Gibbons V. Ogden (1824) Essay

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In America’s time there have been many great men who have spent their lives creating this great country. Men such as George Washington, John Adams, and Thomas Jefferson fit these roles. They are deemed America’s “founding fathers” and laid the support for the most powerful country in history. However, one more man deserves his name to be etched into this list. His name was John Marshall, who decided case after case during his role as Chief Justice that has left an everlasting mark on today’s judiciary, and even society itself. Through Cases such as Marbury v. Madison (1803) and McCulloch v. Maryland (1819) he established the Judicial Branch as an independent power. One case in particular, named Gibbons v. Ogden (1824), displayed his …show more content…
The Act regulated the entrance of free Negroes crossing into South Carolina. Later, in 1823, it was declared unconstitutional.
     Marshall eyed the Negro Seamen Act closely. What was this commerce, which the Federal Government had the reserved right to regulate? It consisted of interstate trade, but what did that equate to? He decided that commerce was not only trade, but also transportation and anything else that occurred with it. Therefore, commerce was the trading and transportation of goods and property.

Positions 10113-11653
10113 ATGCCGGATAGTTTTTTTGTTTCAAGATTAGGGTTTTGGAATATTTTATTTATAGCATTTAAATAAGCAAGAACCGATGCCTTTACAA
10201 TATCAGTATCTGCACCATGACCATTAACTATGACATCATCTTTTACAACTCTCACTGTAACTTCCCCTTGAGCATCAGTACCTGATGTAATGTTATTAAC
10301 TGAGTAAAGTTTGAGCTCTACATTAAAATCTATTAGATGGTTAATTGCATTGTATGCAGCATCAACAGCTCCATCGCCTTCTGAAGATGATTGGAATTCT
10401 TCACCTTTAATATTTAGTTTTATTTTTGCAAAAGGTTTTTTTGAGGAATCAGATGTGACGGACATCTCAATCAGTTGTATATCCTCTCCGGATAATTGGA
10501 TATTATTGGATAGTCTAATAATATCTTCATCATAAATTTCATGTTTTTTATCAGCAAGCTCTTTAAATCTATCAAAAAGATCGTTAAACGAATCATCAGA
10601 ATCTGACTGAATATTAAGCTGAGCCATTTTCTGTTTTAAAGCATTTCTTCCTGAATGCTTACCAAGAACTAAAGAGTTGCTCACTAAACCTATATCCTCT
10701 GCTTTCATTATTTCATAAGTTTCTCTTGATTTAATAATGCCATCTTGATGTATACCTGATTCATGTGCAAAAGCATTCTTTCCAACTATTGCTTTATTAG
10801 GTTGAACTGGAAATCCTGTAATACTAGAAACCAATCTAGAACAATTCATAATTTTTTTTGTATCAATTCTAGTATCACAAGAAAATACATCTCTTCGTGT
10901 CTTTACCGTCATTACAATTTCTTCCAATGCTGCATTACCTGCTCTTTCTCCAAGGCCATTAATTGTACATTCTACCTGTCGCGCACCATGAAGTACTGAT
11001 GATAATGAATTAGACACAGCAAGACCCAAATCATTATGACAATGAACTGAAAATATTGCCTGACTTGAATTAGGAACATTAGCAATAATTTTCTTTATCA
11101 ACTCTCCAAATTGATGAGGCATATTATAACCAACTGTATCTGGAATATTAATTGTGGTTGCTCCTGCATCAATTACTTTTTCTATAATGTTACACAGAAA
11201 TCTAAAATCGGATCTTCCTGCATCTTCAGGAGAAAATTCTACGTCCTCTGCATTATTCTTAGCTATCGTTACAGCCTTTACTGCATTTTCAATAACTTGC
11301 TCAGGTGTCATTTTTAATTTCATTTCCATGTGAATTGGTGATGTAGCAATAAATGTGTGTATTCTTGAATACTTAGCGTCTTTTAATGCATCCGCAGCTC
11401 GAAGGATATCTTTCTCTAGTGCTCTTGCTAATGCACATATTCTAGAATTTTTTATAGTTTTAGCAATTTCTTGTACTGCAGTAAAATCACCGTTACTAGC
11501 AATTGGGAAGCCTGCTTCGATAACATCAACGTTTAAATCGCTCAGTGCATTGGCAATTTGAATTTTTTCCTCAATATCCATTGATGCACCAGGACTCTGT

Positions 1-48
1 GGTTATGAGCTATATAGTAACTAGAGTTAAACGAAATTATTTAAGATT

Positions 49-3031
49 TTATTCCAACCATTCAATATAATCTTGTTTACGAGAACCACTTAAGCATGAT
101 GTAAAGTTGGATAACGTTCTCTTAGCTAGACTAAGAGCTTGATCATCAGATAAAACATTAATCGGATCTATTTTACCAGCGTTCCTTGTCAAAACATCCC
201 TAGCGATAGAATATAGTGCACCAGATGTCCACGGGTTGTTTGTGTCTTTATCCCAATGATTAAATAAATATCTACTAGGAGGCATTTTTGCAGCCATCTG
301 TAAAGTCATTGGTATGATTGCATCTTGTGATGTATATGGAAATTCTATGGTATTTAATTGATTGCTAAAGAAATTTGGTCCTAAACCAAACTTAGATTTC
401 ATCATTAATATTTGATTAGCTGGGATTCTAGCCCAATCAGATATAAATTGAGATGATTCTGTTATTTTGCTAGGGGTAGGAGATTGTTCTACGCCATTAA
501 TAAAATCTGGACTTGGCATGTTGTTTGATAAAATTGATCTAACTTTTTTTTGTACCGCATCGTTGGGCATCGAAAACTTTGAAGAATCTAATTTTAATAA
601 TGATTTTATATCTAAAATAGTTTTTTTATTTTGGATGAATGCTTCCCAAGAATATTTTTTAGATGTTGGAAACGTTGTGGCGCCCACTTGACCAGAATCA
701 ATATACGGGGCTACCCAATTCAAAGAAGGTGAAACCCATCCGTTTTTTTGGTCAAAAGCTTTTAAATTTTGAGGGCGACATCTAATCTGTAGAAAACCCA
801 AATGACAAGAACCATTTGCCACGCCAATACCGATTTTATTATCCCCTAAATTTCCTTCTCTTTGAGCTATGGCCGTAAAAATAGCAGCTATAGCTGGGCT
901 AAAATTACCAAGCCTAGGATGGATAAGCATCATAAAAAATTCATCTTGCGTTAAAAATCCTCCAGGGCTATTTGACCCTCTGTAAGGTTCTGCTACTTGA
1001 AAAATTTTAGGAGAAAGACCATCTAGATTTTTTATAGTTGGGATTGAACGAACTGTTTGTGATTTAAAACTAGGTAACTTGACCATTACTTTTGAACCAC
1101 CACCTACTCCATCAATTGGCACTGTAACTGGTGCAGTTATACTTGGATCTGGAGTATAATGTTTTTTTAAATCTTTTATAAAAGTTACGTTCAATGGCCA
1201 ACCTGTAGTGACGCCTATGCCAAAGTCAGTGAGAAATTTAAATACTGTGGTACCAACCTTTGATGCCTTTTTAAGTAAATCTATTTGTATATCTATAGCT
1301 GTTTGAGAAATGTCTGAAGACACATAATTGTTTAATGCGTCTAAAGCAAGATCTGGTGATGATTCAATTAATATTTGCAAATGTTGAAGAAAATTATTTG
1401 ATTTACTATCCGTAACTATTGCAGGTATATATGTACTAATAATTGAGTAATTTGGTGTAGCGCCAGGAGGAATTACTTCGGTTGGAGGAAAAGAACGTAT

The recent events in South Carolina made the Supreme Court uneasy, however. Slaves were considered property to be bought and sold by trading in the South. The Southern states felt they could regulate this trade. Yet, the right to regulate commerce and trade was a right reserved for only federal control, not the States, as described in the Constitution. Henceforth, if Marshall and the Supreme Court ruled that Federal Law was supreme to govern interstate commerce in the case of Gibbons, it would also give the Federal Government the right to regulate slavery. Slavery had been the hotly debated issue ever since the country had been formed, and would be its undoing. Marshall knew this. He had to avoid the slavery-based sectionalism, while at the same time ruling that Federal Law was supreme. If he did not correctly leave the States their rights, they would possibly succeed from the

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